I am not so naive as to think that war can always be avoided – sadly sometimes it cannot. But let those who would make war imagine first that it will be their own sons they are sending out under a rain of shells. Let the remembrance Sundays continue to be occasions for solemn reflection. It still matters that we think of this, and keep the lessons close. And let us keep also at arms length those who would paint a rosy picture of armed conflict, seeking to convince us those involved in it had anything like a jolly time. Let us remember too that from the higher human perspective, it is always war itself that is the enemy, the real struggle being against those so often intangible forces within the human psyche that would subvert a lasting peace in favour of yet one more bloody conflagration.

 

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The_ScreamNo one knows who I am, not even friends and family. I have an introverted personality you see? I guard my deeper thoughts, sit upon the fence of life, and talk to others of nothing more controversial than the weather. Everything else I keep, well,…

Private.

I share my deeper thoughts here of course, and in my stories, but only under the veil of a pseudonym. As an audience you are equally anonymous and unseen. We are ships that pass in the night, and will never meet. I could be anyone. You might have passed me on the M61 this morning, or stood beside me in the chippey queue last night, but you’ll never know me. I’ve grown up this way, no one really knowing me. It used to make me feel strange, isolated, alien, but now, in the September of my life, I realise I prefer it.

I speculate a lot on things that are probably beyond my intellect. I dream too, and write a lot, but I fear those who know me will only take the piss, and pick up on my typos, so no one who knows me knows what I write, or even that I write, let alone that I write as Michael Graeme. I seem to find my balance in it, but still, sometimes I pause, like now, and ask: is it healthy, such a secret life?

Online social media encourages us to open up more of our lives, our thoughts, our indiscretions, even our downright stupidity to the scrutiny of others. But to one possessed of such a private, introspective nature, openness of this degree borders on obscenity.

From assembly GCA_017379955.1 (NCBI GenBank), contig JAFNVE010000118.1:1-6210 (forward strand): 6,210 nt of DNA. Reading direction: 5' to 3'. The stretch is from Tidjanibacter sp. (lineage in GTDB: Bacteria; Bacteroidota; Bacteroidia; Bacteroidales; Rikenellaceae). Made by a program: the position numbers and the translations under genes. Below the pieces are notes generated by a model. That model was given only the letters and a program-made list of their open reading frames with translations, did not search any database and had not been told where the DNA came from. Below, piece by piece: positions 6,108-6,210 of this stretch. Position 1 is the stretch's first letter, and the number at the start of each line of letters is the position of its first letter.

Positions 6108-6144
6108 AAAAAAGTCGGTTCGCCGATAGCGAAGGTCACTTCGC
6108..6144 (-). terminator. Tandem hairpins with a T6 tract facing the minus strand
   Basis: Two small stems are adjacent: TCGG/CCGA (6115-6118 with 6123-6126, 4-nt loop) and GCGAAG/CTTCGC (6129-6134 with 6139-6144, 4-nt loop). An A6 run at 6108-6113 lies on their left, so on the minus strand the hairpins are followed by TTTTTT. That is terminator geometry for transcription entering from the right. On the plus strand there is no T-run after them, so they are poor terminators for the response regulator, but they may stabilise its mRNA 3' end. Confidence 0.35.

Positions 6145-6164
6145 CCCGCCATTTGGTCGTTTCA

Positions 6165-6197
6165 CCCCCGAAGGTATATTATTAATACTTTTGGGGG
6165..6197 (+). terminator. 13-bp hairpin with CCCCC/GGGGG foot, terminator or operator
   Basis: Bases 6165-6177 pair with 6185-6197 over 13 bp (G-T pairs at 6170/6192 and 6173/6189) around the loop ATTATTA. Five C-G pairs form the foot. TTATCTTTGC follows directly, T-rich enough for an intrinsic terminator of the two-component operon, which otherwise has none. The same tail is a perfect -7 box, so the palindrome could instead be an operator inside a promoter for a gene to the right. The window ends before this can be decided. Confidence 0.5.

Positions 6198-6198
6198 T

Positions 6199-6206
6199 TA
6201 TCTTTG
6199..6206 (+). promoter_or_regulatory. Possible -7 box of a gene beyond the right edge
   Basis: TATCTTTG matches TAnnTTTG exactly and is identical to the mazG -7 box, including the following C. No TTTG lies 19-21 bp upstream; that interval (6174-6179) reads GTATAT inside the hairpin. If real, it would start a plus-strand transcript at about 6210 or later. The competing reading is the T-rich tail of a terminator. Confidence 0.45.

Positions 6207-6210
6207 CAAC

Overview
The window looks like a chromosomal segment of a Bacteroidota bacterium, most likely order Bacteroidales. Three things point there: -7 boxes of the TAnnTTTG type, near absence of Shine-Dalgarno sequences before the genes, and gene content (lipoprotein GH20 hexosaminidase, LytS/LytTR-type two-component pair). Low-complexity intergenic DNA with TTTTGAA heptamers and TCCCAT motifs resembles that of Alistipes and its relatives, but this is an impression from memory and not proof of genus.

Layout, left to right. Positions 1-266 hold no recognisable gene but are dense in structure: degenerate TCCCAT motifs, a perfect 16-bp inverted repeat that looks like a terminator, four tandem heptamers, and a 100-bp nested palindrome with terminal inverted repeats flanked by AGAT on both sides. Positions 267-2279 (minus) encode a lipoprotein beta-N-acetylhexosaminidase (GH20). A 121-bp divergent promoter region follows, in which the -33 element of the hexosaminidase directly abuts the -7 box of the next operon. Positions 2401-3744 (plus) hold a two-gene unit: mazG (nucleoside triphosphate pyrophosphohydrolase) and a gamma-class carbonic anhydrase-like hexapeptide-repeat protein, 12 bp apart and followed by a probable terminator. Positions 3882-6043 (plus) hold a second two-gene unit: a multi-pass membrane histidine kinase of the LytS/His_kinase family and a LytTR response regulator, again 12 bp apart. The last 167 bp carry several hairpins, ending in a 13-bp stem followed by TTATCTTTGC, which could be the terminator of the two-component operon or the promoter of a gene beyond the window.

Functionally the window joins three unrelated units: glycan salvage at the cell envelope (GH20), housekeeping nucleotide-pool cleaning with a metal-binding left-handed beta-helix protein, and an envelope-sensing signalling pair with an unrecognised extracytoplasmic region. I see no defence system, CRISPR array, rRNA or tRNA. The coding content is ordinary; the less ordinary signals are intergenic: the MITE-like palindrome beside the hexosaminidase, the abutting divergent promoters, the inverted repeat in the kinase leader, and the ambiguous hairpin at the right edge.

Private. Why?

There’s a dignity in it, I suppose. Old fashioned word – dignity – and misunderstood. Some think it’s about putting on a show, walking around with a stick up your arse, but it’s not – quite the opposite. It’s about not putting on a show at all.

I suppose it’s a wonder I’ve been married as long as I have – 25 years next year – for to hear myself speak I would surely be better living alone, but the present Lady Graeme seems understanding, and is anyway possessed of her own quiet dignity, so we see eye to eye most of the time. But I sometimes wonder what it would be like to out myself – to live as Michael Graeme and say the things I say here, express my thoughts, my most capricious desires,…

In the open,…

I’ve made speculative forays in this direction, around the dinner table, but I find eyes glaze over and yawns are stifled. Others cut in with irrelevant asides, and then I hear the sound of my own voice, so I shut up. Better to leave the pontificating to Michael Graeme, and to you dear anonymous reader, as my patient listener, the pair of you preventing my whole self – the whole ambivalent bag of me – from going slowly mad.

Life is never simple; personas do not always complement one another – indeed they must by nature be contrasting. But fortunately, both this self and all my others seem at least capable of cooperating, so there’s a good chance I may yet survive my life.

I’m reminded of Stanley Kubrick’s final movie “Eye’s Wide Shut”, a tale of destructive sexual fantasy containing more full frontal female nudity than I think I’ve ever seen in any Holywood movie. To paraphrase the closing lines, the best we can hope for is that we survive our fantasies. But then so much of life is fantasy – even the bits we think are real – the thoughts we speak out loud, and those we hold closer to ourselves. But it is only through this, our vehicle of fantasy, imperfect though it might be, we can explore the nature of reality. And I suppose I’ve always viewed reality as more of a personal interpretation, than a consensus thing.

In maintaining a veil of privacy then perhaps we’re simply protecting others from our view of the world, a world we sense, rightly or wrongly, may not sit well with others. Are we right then to look to our own privacy? Is there greater integrity in dignity, are we being truer to ourselves? Or is it a deceit? Do we fail utterly to engage with life, when we make ourselves so private, no one even knows we’re there?